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Documentary prompts calls for overhaul of zoo licensing
A giraffe with an injury at South Lakes Safari Zoo. Image (C) Born Free Foundation.

‘Trouble at the zoo’ highlights problems at South Lakes Safari Zoo

International wildlife organisation Born Free has reiterated its call for an overhaul of zoo licensing and inspections.

The call follows a BBC2 documentary, Trouble at the Zoo, which revealed a host of incidents at South Lakes Safari Zoo following its takeover by new management. The incidents included unreported deaths, animals being poisoned and a lack of participation in unrecognised breeding programmes.

Born Free president and co-founder Will Travers said the events call into question whether the new management is up to the task and if the government’s zoo licensing regime is fit for purpose.

“All zoos receive their operating licence from the local authority in which they are located," he said. "The withdrawal of such a licence and the consequent closure of a zoo - with the loss of jobs and revenue to the local community - may represent a conflict of interest and make taking necessary action - such as withdrawing a zoo licence - by a local authority far harder.

“The question of what to do with the animals in the event of zoo closure - also a responsibility of the local authority - is likely to be a further disincentive to resolute but difficult decisions."

He continued: “As always, there are victims when things are allowed to go wrong. In this case the 486 animals who died between December 2013 and September 2016, but also the keepers who, in many cases, have tried their best under the circumstances. It is the owners of the zoo and the local authority who must explain themselves and accept the consequences of their action or inaction.”

In 2017, an inspection revealed that almost 500 animals had died at South Lakes Safari Zoo in just four years. As such, zoo founder David Gill was refused a licence to run the zoo and the Cumbria Zoo Company Ltd took over.

‘Trouble at the Zoo’ followed South Lakes Safari Zoo as it tried to rebuild its reputation. However, it showed upsetting footage of animal deaths - including a lion and two red panda cubs - and the feeding of animals with food deemed not fit for human consumption.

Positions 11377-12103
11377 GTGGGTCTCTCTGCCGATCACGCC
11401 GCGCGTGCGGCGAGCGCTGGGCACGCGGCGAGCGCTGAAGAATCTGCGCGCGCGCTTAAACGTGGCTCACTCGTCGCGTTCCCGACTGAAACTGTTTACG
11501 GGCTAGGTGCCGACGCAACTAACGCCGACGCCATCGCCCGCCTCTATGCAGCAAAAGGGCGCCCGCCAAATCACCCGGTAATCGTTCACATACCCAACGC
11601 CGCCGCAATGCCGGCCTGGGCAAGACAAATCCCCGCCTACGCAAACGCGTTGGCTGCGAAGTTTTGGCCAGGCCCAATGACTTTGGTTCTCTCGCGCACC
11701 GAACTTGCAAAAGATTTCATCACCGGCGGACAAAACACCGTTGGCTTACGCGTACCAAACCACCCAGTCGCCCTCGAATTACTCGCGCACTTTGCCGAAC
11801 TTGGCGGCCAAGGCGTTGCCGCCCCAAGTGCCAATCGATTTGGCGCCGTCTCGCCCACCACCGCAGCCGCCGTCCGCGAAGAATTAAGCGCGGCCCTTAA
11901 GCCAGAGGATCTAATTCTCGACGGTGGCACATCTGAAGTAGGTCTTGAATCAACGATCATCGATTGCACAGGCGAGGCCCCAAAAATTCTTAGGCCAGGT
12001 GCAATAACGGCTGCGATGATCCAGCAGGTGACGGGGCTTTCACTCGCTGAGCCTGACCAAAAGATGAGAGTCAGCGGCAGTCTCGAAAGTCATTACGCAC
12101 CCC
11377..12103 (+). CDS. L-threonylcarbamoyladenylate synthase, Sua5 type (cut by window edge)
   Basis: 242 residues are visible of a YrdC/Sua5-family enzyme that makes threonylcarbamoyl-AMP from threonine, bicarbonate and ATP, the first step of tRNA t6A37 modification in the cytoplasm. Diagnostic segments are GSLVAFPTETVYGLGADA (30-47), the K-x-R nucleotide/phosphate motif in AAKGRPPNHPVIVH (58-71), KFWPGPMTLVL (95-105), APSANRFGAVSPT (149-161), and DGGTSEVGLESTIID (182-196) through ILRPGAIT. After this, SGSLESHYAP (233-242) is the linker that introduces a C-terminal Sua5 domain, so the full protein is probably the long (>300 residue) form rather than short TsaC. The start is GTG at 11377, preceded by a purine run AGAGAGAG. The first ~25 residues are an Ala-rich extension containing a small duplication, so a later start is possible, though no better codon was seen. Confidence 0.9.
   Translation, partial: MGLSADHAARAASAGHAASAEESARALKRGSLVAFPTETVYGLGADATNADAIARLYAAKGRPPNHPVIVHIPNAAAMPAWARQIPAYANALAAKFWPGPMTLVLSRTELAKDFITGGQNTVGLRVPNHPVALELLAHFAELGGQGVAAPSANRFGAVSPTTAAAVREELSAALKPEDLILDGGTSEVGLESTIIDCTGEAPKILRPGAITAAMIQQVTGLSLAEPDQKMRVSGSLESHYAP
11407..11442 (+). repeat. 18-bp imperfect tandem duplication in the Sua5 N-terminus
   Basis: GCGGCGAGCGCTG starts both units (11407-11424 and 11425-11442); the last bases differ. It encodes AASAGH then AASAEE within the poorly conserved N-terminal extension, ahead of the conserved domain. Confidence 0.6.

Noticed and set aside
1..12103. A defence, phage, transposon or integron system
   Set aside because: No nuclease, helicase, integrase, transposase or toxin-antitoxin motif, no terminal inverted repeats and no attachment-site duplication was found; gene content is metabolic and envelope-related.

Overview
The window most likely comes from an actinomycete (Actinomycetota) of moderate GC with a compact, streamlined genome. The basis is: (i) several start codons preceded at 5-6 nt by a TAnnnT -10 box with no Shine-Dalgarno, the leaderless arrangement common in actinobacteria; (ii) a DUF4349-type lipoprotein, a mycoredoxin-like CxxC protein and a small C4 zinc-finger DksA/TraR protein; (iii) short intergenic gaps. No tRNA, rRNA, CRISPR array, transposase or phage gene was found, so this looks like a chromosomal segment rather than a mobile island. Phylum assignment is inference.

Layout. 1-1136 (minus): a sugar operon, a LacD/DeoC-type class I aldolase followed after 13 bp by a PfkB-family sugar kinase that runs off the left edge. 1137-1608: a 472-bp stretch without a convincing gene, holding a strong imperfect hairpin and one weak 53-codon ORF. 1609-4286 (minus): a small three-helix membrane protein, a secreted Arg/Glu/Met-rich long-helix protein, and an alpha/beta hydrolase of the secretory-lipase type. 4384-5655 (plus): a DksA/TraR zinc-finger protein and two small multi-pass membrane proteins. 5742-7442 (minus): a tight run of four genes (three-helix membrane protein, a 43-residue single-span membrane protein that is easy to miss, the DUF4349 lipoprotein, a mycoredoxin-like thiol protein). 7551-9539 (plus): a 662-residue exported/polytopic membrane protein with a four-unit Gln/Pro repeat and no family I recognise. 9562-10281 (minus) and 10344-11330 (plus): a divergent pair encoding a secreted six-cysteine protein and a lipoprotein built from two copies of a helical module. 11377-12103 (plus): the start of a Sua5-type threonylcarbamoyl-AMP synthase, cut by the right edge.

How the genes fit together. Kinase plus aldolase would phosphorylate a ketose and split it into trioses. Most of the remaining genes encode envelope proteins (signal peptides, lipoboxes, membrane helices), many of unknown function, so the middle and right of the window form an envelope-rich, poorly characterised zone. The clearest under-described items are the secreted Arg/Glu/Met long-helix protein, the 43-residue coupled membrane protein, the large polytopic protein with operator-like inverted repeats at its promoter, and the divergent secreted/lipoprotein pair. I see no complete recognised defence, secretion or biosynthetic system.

Nero the lion died last July after eating meat that was contaminated with barbiturate poison. Two months after Nero’s death, however, it appeared that the zoo was still ordering meat from the same supplier.

Flocking to Twitter, viewers recognised the hard work and dedication of the keepers. But many had concerns that the zoo was putting profit over animal welfare:

Matryoshka said: “Watching Trouble at the Zoo it was hard to see any redeeming features of the senior staff, who are running the place like a dodgy garage. The few dedicated keepers and beautiful animals living there deserve better.”

Michael Apter said: ‘This Trouble At The Zoo documentary on @BBCTwo is a devastating example of absolutely incompetent, selfish people being given responsibility for something far beyond their capacity and capability. @barrowcouncil should be ashamed they gave them another chance.”

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ISFM announces first veterinary nurse conference

News Story 1
 The International Society of Feline Medicine (ISFM) - the veterinary division of International Cat Care - has announced its first annual conference dedicated to veterinary nurses. The day offers an opportunity to meet up with colleagues and enjoy more than five hours of stimulating CPD.

The conference is being held at the Crowne Plaza Hotel, Stratford-Upon-Avon, on Saturday 15 September 2018. Tickets are £95 per person and include lunch, coffee breaks, downloadable proceedings and CPD certificate. For details and to book your place visit www.eventbrite.co.uk  

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WSAVA awards Australian vet with 'Next Generation’ award

Australian vet Dr Guyan Weerasinghe has been crowned winner of the WSAVA ‘Next Generation’ Veterinary Award. The award recognises those who graduated within the last 10 years and have made a significant contribution to the welfare of companion animals and the veterinary profession as a whole.

Besides maintaining a small animal caseload, Dr Weerasinghe works for the Queensland Government’s Department of Agriculture where he is involved with animal disease surveillance and increasing the public health risks in veterinary practice. He also collaborates on various One Health projects across Australia and gives regular talks on the impact of climate change on animal health and welfare.

Dr Weerasinghe will receive his award at the WSAVA World Congress 2018 (25-28 September).